These Cruise Lines are Making Strides to Lessen Their Environmental Impact


 By Chelsea Stuart

In a day and age where you can sail around the world on a ship outfitted with a full shopping mall, wave pool, and ice skating rink, it seems as though the coupling of ‘sustainable’ and ‘cruise’ may serve only an oxymoronic purpose. Though green cruises may seem counterintuitive or simply impossible, many lines are putting forth the effort to strike an ecological balance. So if you’re looking into cruise lines for your next vacation, don’t feel guilty, just take into account the environmentally conscious endeavors of these lines, and do your part in supporting the movement.

Holland America

Holland America is doing its very best to cut air pollution and conserve energy by using renewable power when available. So far they have altered the engines of all their ships so they are able to be plugged into hydroelectric power while idling in port (rather than running the engine) and they have introduced low-flow toilets and shower heads to assist passengers in saving water. Holland America also purifies all wastewater and has replaced cleaning chemicals such as detergents with nonhazardous soy, banana, and orange extract based products. All onboard materials are also printed with soy-based inks, and furniture, bed-linens, unused toiletries and other amenities that won’t be reused are donated to charities and shelters around the world rather than being disposed of. The cruise line has so dedicated itself to being eco-friendly in fact, that it has received recognition from the US Coast Guard and has twice been granted a Rear Admiral William M. Benkert Environmental Protection Award “in recognition of the line’s environmental leadership and for successfully achieving several environmental objectives established by the company that exceed standard regulation.”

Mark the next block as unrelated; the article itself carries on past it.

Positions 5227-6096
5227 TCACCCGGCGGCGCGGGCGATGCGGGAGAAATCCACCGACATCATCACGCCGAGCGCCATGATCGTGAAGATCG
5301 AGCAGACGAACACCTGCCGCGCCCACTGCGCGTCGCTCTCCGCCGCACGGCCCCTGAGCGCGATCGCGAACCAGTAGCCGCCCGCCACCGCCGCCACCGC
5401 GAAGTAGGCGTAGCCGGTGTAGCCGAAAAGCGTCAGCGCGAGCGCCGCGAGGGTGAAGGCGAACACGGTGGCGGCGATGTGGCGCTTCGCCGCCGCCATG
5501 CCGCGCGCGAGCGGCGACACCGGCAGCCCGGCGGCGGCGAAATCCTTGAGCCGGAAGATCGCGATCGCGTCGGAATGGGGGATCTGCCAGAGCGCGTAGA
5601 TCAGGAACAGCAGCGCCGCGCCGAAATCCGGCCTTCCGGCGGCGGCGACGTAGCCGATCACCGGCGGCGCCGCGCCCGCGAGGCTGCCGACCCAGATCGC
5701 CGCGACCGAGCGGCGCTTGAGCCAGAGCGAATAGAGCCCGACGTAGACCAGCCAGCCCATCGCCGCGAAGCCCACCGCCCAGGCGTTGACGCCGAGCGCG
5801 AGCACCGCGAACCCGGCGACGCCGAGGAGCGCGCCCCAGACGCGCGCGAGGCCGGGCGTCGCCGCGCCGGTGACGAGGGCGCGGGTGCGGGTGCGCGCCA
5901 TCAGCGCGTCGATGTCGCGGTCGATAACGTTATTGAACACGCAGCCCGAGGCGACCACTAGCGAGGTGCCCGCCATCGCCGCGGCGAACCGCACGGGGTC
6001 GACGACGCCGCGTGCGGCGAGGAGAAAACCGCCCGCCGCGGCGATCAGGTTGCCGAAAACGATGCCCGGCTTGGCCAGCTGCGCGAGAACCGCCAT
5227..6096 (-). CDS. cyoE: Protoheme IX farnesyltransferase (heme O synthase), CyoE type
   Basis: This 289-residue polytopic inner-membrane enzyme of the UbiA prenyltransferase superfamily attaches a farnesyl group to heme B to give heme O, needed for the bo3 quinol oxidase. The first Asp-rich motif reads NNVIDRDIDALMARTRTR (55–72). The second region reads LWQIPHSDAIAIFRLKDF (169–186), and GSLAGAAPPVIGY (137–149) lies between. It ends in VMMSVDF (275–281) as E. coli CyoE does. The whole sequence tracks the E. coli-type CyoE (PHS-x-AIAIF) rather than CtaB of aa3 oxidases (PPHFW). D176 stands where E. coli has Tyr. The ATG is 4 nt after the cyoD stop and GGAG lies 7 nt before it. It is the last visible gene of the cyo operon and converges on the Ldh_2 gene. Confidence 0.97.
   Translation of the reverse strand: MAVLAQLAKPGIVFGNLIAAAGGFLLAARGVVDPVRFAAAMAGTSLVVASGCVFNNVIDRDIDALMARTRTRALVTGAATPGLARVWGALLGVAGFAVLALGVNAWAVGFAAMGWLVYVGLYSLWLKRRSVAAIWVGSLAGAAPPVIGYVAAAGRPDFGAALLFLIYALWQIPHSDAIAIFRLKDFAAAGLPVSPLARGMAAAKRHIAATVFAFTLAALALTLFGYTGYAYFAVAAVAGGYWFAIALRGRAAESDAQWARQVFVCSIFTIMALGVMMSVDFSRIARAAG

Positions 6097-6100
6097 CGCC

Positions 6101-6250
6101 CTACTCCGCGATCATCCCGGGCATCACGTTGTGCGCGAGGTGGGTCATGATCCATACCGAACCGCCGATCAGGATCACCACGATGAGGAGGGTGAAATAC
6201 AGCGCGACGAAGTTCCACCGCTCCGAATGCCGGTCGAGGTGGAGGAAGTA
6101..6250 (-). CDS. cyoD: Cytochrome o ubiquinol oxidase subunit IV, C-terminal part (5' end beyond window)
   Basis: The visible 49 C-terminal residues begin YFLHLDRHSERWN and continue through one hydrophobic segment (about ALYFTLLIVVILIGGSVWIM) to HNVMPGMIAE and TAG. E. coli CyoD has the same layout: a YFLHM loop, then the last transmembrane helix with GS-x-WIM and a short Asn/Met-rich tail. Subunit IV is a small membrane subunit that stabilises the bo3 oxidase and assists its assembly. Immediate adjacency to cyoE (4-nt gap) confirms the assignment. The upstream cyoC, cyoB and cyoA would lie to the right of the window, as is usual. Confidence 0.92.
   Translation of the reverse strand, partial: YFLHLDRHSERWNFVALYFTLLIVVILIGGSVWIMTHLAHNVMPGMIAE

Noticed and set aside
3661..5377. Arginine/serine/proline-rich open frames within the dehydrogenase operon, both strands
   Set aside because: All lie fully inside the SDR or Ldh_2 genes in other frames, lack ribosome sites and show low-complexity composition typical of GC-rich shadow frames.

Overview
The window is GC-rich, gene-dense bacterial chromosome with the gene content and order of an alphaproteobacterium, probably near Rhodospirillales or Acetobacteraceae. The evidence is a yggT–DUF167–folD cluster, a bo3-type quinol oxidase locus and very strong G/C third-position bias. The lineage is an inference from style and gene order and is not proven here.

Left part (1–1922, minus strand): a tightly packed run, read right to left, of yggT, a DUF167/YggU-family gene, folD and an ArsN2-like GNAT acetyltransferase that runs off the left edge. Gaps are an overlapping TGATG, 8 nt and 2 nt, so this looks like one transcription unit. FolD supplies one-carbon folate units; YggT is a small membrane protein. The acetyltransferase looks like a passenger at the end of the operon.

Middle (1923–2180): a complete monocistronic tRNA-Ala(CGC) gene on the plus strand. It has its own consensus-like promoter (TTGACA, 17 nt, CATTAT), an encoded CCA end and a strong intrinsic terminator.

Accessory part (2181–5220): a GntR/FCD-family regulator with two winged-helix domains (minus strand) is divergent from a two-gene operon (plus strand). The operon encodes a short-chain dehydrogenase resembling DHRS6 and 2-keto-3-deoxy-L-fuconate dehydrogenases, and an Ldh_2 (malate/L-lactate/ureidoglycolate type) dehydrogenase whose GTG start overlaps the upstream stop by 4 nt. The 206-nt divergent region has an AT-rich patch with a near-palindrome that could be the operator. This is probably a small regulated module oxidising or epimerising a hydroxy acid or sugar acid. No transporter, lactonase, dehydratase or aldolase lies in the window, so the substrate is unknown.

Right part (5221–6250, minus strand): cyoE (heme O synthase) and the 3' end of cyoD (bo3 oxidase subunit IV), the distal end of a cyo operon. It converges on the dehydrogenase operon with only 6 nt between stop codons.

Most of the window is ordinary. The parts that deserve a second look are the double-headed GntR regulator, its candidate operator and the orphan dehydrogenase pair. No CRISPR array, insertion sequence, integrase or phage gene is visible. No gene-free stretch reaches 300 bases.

Norwegian Cruise Line

A unique sustainability effort on the part of Norwegian Cruise Lines is the donation of all spent cooking oils and grease—we’re talking thousands of gallons—to organic farmers in Hawaii and Miami who convert it to bio-diesel fuel. Like the other lines listed, Norwegian also enacted a Safety and Environmental Protection policy which governs the proper disposal of waste materials, and they operate a number of technologically advanced systems to ensure that items are properly recycled. The line has won an array of awards for its work to reduce sulfur emissions. One of the company’s greatest efforts lies in teaching and involving passengers in sustainability projects onboard. The group has partnered with NextEra Energy Resources which uses donations from guests to fund renewable energy projects across the US. The line also hosts the Officer Snook program and The Kid’s Crew which aims to teach children about pollution prevention by providing hands on activities including simulated beach cleanups.

Princess Cruises